Brussels, Jan 11: The European Commission presented "the most ambitious policy ever" to fight climate change on Wednesday, challenging the world to follow Europe's lead in cutting greenhouse gas emissions.
The European Union's executive branch proposed the 27-nation bloc reduce emissions by at least 20 percent by 2020 compared to 1990 levels, with the possibility of going to 30 percent if other developed countries join in.
The targets are part of new proposals for a broad EU energy policy that aims to boost production of renewable fuels, cut energy consumption, and reduce the dominance of big utility companies over EU gas and electricity markets.
With oil imports hit by the latest dispute involving Russia, the Commission's vision for an EU-wide energy policy also seeks to ease dependence on foreign suppliers and push the bloc to speak with one voice on the world stage.
But Brussels made fighting global warming the core of its strategy.
"If this was adopted it would be by far the most ambitious policy ever -- not only in Europe but the world -- against climate change," European Commission President Jose Manuel Barroso told a news conference.
The plan needs to be approved by EU governments and the European Parliament.
The new goal goes beyond an existing target for an eight percent cut in emissions from 1990 levels in the 2008-2012 period adopted by the 15 members of the EU before its 2004 enlargement, which several countries are struggling to meet.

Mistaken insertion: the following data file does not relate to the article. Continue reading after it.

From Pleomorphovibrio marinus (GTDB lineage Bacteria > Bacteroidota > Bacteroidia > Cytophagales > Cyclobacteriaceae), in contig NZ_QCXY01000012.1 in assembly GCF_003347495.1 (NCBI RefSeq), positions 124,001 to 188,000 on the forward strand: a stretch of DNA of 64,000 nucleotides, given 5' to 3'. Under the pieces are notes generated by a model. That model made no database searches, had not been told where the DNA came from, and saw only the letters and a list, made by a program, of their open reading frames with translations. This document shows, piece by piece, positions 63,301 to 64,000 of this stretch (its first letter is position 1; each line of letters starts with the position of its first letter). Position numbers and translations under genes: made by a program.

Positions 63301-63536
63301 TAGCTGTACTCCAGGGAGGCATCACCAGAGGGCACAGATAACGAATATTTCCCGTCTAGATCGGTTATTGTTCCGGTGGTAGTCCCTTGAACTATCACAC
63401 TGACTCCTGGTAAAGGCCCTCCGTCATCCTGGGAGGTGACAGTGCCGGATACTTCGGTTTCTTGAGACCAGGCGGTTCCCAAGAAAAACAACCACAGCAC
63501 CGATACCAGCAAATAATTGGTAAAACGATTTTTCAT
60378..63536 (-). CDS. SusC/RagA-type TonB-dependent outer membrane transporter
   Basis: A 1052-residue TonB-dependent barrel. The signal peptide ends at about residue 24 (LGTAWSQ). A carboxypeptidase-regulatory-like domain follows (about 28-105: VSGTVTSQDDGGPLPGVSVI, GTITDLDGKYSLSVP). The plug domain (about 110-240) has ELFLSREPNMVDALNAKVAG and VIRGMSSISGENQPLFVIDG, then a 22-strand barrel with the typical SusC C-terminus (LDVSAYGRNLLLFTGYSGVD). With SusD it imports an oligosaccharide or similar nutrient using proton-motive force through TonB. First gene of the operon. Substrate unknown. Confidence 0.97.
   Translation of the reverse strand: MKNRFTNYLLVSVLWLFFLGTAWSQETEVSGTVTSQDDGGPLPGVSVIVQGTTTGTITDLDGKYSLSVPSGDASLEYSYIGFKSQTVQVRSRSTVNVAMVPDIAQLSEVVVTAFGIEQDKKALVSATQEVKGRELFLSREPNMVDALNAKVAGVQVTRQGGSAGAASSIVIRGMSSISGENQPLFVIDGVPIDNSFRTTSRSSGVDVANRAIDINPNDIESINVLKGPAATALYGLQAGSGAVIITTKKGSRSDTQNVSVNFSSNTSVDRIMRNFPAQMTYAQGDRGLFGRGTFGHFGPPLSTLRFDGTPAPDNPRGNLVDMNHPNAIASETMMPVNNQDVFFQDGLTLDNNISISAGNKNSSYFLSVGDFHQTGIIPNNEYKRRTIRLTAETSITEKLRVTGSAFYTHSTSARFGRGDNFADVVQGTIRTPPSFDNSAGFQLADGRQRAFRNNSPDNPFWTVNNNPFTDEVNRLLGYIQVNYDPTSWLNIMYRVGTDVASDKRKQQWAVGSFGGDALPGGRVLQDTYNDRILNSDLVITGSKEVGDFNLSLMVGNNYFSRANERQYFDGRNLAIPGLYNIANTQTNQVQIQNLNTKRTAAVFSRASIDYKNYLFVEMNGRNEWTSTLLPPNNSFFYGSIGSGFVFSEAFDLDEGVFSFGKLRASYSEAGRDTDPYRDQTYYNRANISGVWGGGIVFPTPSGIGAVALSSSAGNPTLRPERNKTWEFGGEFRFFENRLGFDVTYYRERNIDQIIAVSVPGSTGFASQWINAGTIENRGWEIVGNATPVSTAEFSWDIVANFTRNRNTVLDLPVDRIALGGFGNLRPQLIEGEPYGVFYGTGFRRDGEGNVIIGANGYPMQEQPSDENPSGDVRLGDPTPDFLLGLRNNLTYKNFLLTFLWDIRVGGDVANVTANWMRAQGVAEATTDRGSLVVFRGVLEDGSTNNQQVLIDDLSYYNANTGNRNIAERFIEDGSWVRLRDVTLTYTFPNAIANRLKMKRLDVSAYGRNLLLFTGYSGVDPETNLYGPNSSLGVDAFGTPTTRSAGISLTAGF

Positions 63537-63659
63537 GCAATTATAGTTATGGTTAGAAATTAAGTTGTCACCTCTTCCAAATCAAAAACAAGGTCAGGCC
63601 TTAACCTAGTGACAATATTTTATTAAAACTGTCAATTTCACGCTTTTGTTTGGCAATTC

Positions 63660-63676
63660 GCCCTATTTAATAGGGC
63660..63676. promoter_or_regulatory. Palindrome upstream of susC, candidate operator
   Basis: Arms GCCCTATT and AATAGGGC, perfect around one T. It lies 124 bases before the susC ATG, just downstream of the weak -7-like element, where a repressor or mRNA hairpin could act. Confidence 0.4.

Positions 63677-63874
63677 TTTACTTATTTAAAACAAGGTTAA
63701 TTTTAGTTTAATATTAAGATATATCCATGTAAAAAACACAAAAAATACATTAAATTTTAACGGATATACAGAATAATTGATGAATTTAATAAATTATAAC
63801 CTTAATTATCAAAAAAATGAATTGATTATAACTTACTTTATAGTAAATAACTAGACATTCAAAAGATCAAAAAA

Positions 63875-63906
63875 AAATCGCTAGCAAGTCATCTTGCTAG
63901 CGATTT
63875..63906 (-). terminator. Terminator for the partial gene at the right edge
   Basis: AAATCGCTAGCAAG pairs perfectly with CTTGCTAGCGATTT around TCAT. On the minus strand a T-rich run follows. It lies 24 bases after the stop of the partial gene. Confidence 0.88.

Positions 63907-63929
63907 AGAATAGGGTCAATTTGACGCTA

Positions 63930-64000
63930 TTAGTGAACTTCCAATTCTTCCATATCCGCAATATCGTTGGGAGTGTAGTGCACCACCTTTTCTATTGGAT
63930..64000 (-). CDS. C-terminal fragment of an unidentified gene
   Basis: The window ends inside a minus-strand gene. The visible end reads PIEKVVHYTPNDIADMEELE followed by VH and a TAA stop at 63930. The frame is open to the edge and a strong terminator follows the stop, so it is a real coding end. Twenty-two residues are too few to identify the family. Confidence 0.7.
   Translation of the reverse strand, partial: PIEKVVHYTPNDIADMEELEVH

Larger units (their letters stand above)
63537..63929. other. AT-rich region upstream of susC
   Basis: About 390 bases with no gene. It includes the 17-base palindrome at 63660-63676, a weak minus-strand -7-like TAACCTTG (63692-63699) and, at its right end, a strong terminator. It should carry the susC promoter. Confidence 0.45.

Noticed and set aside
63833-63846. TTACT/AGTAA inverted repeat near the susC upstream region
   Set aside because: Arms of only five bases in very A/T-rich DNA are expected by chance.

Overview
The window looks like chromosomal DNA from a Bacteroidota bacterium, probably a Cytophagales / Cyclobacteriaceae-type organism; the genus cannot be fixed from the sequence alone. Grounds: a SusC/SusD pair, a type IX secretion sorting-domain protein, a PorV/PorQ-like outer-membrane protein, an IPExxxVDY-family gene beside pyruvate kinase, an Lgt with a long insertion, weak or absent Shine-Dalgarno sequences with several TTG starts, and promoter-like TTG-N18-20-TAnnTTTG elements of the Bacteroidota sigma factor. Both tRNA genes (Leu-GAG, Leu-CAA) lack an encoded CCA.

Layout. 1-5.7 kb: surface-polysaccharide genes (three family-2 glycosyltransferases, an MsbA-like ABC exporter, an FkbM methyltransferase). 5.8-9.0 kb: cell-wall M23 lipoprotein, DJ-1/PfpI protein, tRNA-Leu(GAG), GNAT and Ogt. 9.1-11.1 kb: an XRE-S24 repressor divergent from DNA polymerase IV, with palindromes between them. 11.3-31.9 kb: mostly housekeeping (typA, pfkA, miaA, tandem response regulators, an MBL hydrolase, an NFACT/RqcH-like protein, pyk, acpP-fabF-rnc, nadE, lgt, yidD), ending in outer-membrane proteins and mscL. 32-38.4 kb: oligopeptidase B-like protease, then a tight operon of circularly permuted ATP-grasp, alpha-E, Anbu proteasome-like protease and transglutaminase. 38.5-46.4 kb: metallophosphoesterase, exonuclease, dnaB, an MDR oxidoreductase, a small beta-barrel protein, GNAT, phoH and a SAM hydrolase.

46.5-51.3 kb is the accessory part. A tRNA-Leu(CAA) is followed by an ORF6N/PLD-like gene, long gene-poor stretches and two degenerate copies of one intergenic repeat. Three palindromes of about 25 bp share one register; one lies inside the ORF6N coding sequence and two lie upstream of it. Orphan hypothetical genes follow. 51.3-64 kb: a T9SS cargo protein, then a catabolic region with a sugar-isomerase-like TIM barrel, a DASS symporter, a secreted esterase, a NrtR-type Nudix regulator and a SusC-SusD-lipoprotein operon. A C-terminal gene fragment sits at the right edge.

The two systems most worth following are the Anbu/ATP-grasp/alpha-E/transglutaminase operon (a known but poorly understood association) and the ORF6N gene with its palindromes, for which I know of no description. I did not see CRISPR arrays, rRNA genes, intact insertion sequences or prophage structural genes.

The EU renewed its calls on the United States -- the world's biggest polluter -- and other major economies to drop their opposition to binding targets for emissions cuts.
"We need the United States with us," said Barroso, who met President Bush this week. "I personally believe the United States will change and they will be much more ambitious in the future when it comes to climate change."
Germany, holder of the bloc's rotating presidency, said the policy showed the EU's leadership on climate change, but Britain reiterated its preference for an EU target of 30 percent.
"I think it is ambitious but realistic," said Claude Mandil, executive director of the International Energy Agency in Paris.
United Nations officials said the EU move may spur stalled international talks on fighting global warming.